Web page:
Ever notice how incestuous the scripts appear when it comes to TV ads that pitch certain foods? For example, one week some restaurant chain is pitching its new “Asiago chicken strips.” A week later, the Madison Avenue pitchmen have incorporated “Asiago” into everything from hamburgers to baked fish.

Last weekend at one point during the NFL football playoffs, I watched three TV ads in a row for different products during a game break. All three used “Asiago” at least once in their presentations. Suddenly, “Asiago” had replaced “signature” — another buzzword that apparently wore out its welcome after several weeks of over-exposure.

Obviously, the shallowness of “being trendy” rules in too many corners of the advertising and public-relations game.

But back to Asiago (pronounced “a-zhee-AH-go”). What the heck does Asiago mean? What is it? Where did it come from? What led to Asiago’s meteoric rise in usage among food advertisers?

Well, it’s a type of Italian cheese made from whole cow’s milk. The name derives from the town of Asiago in the northeast Veneto region of Italy, where the cheese was first produced.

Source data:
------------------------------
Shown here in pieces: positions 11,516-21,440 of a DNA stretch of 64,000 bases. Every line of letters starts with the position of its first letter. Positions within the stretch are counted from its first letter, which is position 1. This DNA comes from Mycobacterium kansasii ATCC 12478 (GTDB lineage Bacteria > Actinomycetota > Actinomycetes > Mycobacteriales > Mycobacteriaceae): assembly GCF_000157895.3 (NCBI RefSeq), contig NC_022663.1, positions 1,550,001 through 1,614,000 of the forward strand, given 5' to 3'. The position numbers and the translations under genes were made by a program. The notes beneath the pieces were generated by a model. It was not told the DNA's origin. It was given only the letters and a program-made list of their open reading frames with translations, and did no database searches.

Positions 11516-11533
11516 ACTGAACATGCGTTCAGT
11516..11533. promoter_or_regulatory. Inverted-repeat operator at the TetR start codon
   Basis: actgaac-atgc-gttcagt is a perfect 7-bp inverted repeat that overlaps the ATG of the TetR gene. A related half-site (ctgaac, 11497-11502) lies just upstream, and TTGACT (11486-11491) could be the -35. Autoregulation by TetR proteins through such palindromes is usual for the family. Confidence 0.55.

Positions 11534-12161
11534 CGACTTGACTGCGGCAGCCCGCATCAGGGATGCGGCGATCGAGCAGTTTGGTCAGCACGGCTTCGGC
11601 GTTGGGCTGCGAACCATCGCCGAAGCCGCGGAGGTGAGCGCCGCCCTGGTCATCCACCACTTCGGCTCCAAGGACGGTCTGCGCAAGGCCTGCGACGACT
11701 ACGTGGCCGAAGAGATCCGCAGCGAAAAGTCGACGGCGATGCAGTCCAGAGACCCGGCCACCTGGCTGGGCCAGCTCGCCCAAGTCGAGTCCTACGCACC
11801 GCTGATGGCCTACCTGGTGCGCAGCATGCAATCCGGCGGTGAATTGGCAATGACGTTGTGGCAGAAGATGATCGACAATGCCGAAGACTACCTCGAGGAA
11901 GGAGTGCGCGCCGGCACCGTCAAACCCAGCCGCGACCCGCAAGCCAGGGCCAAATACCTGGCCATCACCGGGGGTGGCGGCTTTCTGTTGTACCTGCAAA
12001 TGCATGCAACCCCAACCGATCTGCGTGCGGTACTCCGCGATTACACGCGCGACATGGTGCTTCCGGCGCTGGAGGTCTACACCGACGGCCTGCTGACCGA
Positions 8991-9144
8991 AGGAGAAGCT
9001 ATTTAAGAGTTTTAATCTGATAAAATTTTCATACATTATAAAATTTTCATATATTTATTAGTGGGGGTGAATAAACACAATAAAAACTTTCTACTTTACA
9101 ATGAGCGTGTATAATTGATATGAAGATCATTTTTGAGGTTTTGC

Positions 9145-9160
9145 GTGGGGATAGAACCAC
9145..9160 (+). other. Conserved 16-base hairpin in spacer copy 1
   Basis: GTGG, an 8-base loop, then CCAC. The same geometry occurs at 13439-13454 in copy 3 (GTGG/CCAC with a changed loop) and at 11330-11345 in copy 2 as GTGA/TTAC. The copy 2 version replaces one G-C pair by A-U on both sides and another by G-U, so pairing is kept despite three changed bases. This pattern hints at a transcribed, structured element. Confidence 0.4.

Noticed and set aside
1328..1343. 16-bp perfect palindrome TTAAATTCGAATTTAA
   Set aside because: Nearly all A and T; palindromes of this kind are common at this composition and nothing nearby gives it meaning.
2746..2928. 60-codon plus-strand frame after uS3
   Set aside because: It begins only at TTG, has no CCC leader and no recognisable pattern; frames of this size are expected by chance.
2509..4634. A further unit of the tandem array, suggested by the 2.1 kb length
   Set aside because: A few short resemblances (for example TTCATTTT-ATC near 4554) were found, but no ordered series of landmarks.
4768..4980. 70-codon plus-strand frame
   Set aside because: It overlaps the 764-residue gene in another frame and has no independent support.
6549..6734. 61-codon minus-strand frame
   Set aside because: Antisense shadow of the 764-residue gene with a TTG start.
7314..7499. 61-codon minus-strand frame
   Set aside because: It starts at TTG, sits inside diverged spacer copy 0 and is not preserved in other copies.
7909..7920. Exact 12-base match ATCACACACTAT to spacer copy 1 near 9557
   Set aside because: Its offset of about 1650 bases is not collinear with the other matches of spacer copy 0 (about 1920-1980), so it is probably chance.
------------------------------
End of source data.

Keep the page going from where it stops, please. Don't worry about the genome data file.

Culinary arts veteran Danilo Alfaro says that depending on how long it is aged, Asiago cheese offers varying flavors and textures. Fresh Asiago has a smooth texture, mild flavor and white color. When aged at least six months, it’s crumbly in texture, presents a more pungent flavor and is a light yellow color.

Fresh Asiago cheese can be used for making good sandwiches. Or it can be served with or on crackers. When aged, it’s usually grated and can be used in cooking — e.g., on pizza — and making sauces. Aged Asiago cheese resembles Parmesan cheese in flavor.

But the main attraction of the cheese these days is its pronunciation. “Asiago” rolls off the tongue when you say it. Moreover, it’s a foreign word, spicing up the exotic nature and authenticity –real or imagined — of any product description.

That’s likely why every Tom, Dick and Harry on Madison Avenue is pushing food and recipes that incorporate Asiago cheese. One current 30-second ad for Wendy’s hamburgers incorporates the word “Asiago” no fewer than a dozen times. The repetition borders on reviling.

Get lost, pretzel buns. You’re history. You’ve been upstaged by Asiago this and Asiago that and Asiago ad infinitum. Wonder what’s next.

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